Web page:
Modern-to-the-hilt noir submerged in the unforgiving blackness of digital photography, emotional currents sparked with a tactile cinema appealing directly to the senses. In retrospect, it (sometimes) seems these two edges could sufficiently define Claire Denis‘s Bastards, but her films can never be boiled down to a few descriptors — which might be a tinge ironic, given the immense power of a narrative system that consists of absolutely no more than each crucial component, like a cinematic razor blade slicing its way through all that’s pure. The crescendo would prove unbearable if the pleasures weren’t so extreme, and Bastards’s final moments are the most viscerally shocking of 2013: just as the final piece is about to snap in, the roving, low-resolution images dart away from an act of savagery — not for the sake of respite, but only as a promise that cycles of violence, corruption, and systematic failure are bound to continue. As Tindersticks carry into the end credits, we’re left with no choice but to embrace the darkness.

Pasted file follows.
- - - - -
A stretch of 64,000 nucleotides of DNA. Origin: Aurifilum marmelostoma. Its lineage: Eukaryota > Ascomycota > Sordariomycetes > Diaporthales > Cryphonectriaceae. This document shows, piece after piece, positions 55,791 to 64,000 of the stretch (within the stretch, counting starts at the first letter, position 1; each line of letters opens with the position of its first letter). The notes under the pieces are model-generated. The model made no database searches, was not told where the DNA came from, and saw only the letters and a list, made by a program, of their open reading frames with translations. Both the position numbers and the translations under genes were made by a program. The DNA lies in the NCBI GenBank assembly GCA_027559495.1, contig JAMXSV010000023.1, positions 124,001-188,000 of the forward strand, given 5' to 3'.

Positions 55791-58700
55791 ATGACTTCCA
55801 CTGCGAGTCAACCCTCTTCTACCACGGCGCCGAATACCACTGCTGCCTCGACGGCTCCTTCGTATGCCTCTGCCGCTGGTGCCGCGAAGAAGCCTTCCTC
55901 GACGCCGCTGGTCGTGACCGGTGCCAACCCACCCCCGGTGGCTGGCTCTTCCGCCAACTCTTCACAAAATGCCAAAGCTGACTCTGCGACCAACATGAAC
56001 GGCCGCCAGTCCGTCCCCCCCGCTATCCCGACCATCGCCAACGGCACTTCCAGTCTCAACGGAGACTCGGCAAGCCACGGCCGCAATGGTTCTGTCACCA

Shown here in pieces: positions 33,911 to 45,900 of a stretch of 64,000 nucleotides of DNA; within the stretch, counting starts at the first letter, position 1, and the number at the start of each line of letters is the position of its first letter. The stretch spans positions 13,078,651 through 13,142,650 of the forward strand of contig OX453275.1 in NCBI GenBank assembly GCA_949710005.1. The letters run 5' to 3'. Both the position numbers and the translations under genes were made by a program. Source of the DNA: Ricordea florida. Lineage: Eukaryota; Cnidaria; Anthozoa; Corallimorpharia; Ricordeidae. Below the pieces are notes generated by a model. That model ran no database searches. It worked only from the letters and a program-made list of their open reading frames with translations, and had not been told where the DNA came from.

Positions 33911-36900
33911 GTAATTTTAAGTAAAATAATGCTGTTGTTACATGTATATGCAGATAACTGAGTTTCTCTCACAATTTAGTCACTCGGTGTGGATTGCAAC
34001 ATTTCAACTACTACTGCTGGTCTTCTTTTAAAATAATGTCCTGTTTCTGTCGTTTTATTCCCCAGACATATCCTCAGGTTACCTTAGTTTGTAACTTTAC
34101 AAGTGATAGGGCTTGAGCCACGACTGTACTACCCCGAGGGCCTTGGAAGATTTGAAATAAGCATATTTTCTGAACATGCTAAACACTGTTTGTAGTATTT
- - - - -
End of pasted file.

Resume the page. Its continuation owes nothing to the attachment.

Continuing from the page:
It stimulated and galvanized in a way like no other film listed above; for this, Bastards earns my place as the best film of 2013.